Stillmeadow Country Club, located in Pierce County, was the host of the 105th Annual Tony Blom Men’s Metropolitan Amateur Championship last week. The championship, which pits the best amateur golfers from around Cincinnati against one another, was won by rising University of Cincinnati senior golfer Jared Howard over 55-year old Ed Steiber in 19 holes on Saturday, June 28.
The 172-man field teed off in the stroke play qualifying portion of the tournament early last week, playing 36 holes — 18 at Stillmeadow and 18 at Western Hills Country Club — to determine the top-64 players who would compete in a bracket-style match play championship to determine a winner.
The Clermont County course was selected by the Greater Cincinnati Golf Association as the host club of the championship.
“In the past, there used to be a set rotation of (courses used), but as the years have passed some new clubs have popped up throughout the area that have shown interest in hosting,” GCGA Executive Director Todd Johnson said. “I don’t have a set process. It (depends upon) if a club is willing to host it and what the club has going on the last week in June.
“Stillmeadow showed interest in hosting it a few years ago and we looked into it. We want to give it to the clubs that want to do it and want to have us there.”
Johnson said that with his relationships with the PGA of America professionals, general mangers and owners of courses around the Greater Cincinnati area, the vetting process of getting a club or course to host a championship is much more casual than other places around the country. During the GCGA’s club visits each year, Johnson and his staff will either approach management or have management approach them about the possibility of hosting an event at a certain course.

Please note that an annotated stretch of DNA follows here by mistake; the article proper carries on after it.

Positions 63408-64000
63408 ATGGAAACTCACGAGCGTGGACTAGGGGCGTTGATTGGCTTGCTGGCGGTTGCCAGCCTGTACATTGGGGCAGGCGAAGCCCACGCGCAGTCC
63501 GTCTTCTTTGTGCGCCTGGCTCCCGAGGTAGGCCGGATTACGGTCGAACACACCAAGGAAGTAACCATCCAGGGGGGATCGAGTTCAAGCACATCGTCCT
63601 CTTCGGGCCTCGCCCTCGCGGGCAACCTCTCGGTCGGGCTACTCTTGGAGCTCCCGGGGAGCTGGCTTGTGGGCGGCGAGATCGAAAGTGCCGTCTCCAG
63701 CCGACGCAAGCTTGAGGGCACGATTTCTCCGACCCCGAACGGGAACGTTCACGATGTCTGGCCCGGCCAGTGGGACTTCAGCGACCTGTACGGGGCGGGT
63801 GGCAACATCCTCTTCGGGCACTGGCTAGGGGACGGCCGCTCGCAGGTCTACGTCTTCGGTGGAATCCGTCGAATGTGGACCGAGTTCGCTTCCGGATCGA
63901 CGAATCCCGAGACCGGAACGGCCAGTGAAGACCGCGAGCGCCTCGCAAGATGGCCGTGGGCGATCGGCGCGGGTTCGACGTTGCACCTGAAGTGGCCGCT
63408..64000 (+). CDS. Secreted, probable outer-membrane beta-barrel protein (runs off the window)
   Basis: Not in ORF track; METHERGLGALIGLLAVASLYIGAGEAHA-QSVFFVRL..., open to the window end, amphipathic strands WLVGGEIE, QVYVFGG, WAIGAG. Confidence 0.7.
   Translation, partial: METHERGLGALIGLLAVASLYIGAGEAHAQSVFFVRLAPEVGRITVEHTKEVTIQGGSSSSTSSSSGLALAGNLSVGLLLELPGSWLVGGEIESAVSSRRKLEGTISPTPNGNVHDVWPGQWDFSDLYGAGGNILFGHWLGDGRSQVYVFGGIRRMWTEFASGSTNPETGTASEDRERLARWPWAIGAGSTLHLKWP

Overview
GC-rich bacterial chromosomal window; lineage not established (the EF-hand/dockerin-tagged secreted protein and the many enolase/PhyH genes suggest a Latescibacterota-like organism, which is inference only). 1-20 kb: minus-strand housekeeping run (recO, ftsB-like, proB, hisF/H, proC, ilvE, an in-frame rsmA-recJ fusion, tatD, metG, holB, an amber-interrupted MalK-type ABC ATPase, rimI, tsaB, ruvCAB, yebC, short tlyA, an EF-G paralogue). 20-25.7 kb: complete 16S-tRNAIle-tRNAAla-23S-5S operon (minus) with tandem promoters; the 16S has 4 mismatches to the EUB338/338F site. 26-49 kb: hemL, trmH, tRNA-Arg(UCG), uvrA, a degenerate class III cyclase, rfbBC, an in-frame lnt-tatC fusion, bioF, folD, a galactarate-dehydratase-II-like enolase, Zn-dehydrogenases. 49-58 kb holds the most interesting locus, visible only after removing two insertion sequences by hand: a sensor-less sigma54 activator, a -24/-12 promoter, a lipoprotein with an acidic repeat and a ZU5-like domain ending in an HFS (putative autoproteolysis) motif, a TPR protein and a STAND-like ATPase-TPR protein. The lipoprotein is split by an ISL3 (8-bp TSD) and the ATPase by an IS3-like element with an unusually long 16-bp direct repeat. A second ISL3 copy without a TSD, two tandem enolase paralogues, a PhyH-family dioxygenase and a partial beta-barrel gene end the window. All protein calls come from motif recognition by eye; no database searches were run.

“We sit down and discuss what their want is and what our need is and go from there,” he said.
The course, which was formerly known as Royal Oak Country Club, opened in 1963 and has been rated among the best courses in the area ever since. As such, the green’s staff had the 18-hole track in peak condition for the week.
“The greens at Stillmeadow were absolutely perfect in terms of speed and condition,” Johnson said. “I think (the green’s staff) was hoping to get the greens a little faster, but we got a late Sunday night rain that threw a wrench in the plans, but they were still beautiful.
“The staff (at Stillmeadow) was phenomenal as far as of getting the drink stations and everything set up for us. It’s all the little things that make the event better each year.”
Johnson said he and his staff enjoyed moving around tee boxes and working with the superintendent, Klint Ladd, to set up the course that would make the championship interesting and challenging, yet fair.